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Latitude: 55.6107 / 55°36'38"N
Longitude: -4.4985 / 4°29'54"W
OS Eastings: 242725
OS Northings: 638069
OS Grid: NS427380
Mapcode National: GBR 3G.MJH8
Mapcode Global: WH3Q9.W71L
Plus Code: 9C7QJG62+7J
Entry Name: 1-3 Dunlop Street and 12 Strand Street
Listing Date: 1 August 2002
Source: Historic Scotland
Source ID: 396183
Historic Scotland Designation Reference: LB48720
Building Class: Cultural
County: East Ayrshire
Electoral Ward: Kilmarnock West and Crosshouse
Traditional County: Ayrshire
Early 19th century. 2-storey L-plan corner site comprising shop flanked by 2-bay houses. Houses: random rubble, harled and painted; corner shop: coursed ashlar, harled and painted. All with painted ashlar window margins.
S (PRINCIPAL) ELEVATION: 2-storey, 2-bay house to left, door to ground right; large double width window to ground floor right with blind 1st floor, fascia for name dividing storeys and continuing around corner. Single window to arched corner, low parapet with raised centre surmounting.
E ELEVATION: arched corner (see S (PRINCIPAL) ELEVATION) leading to low door with paired windows, single window to outer bay on 1st floor.
N & W (REAR) ELEVATIONS: not seen, 2001.
Mostly 4-pane timber sash and case windows to some ground and all 1st floor fenestration. Iron window guards barring ground floor windows, with glazing plan lost to former main windows. Partially glazed door to S, boarded door to E elevation. Piended grey slate roof with replacement aluminium ridges and no valleys abutting gables of former buildings. Two 2-pane cast-iron Carron lights to S elevation of roof. Plain painted cast-iron rainwater goods: gutters tucked under eaves, down-pipes to outer edge of the building to Strand Street, Dunlop Street elevation sharing adjacent building's down-pipe. Yellow brick stack to W, partially adjoining gable of derelict building (to Dunlop Street), 4 mis-matched cans; lowered stack to N, all cans now missing. 2 large modern ventilation flues to rear.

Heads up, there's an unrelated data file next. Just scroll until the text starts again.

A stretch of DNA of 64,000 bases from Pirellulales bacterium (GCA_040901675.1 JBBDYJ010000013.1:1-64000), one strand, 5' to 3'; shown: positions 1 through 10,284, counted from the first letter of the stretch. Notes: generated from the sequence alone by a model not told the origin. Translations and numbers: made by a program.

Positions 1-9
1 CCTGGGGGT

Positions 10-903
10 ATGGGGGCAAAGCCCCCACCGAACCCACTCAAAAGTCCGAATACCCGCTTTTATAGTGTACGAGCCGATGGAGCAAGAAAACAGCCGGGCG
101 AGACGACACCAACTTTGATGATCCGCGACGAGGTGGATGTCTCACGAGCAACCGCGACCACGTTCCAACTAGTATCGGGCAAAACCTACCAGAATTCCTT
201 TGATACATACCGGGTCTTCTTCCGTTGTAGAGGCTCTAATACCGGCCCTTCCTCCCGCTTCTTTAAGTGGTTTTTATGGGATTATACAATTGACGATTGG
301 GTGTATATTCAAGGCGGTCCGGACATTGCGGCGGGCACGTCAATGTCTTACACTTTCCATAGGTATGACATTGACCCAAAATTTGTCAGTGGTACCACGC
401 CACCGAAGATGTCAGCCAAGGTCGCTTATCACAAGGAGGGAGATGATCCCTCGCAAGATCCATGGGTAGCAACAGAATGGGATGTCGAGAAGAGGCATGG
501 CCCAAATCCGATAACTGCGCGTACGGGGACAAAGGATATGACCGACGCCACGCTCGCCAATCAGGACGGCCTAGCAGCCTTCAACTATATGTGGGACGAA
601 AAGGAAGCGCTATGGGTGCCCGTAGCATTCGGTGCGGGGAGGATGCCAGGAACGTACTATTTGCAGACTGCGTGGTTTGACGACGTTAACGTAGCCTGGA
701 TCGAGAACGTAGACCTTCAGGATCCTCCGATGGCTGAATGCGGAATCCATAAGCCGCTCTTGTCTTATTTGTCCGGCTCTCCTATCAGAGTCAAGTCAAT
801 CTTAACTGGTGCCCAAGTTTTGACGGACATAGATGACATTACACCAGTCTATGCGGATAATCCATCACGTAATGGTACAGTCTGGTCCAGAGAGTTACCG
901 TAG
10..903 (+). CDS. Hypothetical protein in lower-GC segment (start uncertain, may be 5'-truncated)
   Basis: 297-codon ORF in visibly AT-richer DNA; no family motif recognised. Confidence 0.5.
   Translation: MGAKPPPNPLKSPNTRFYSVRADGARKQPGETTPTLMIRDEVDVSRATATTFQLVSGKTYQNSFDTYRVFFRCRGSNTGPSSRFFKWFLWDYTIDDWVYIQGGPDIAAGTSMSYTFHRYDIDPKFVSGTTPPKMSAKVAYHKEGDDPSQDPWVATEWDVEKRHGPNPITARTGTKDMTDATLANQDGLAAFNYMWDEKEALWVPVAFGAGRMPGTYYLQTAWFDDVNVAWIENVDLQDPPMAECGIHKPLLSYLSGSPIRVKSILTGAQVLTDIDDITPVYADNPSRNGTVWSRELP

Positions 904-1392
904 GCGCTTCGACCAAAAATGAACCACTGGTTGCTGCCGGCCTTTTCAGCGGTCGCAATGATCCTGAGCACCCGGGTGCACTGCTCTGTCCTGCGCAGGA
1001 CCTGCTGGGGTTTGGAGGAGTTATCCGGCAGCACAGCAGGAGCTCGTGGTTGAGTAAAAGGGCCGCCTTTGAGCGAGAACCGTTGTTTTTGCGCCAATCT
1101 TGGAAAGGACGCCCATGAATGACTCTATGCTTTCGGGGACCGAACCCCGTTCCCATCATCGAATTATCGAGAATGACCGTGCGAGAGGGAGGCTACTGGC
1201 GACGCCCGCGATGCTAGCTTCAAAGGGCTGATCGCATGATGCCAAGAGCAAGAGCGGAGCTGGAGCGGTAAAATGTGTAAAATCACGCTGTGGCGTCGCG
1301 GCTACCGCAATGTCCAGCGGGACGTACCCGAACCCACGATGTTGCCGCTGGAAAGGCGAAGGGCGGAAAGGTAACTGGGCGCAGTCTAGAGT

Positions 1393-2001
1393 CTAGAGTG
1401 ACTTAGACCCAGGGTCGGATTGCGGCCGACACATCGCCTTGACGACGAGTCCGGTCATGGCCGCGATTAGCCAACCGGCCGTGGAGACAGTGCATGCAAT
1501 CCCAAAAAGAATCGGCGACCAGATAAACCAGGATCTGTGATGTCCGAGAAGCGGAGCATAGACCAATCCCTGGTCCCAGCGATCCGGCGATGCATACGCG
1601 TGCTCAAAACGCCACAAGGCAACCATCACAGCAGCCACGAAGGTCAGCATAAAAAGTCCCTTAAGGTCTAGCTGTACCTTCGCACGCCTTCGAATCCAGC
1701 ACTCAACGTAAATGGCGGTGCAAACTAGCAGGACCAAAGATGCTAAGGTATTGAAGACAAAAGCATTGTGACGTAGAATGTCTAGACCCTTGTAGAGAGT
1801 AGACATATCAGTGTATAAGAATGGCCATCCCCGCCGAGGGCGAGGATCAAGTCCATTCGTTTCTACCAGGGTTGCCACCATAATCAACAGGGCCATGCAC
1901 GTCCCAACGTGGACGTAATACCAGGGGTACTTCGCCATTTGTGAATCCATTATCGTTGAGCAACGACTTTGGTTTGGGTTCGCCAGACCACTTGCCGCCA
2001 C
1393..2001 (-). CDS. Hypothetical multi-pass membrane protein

INTERIOR: originally 2 small houses flanking a shop accessed through a door in the SE corner. Fenestration altered in the 20th century to provide change of usage into a restaurant / bar. Evidence of former thatched roof in place under slates.
The street was named after James Dunlop, the owner of Langlands House which stood between Strand Street and Langlands Street. The building would have been sited in a busy and prominent area of the town, directly on the rural post road from Stewarton. Strand Street was primarily the main urban road though Kilmarnock and the first street to be paved. This particular building was formerly 3 properties. The corner property was a shop, occupied in the early 20th century by J Hannah, a grocer. The pediment of the original elevation is still visible at the eaves level. To the flanks was a small house. The corner site was increasingly dwarfed from the late 19th century by the surrounding buildings. The development of John Finnie Street saw many large red sandstone 3-storey properties bound the building to the rear. Croft and Strand Street became home to Gabriel Andrew's monumental warehouse for Johnnie Walker and to the S of the site a bonded warehouse was constructed by the same partnership. The construction of a stable building for the increasing Walker development to the N completed its surroundings. Many buildings of this corner site's era were replaced, either by grand town schemes provided by the new money of Victorian industrialists or by comprehensive redevelopment of the town in the late 20th century. It is a surprising survivor within the townscape.
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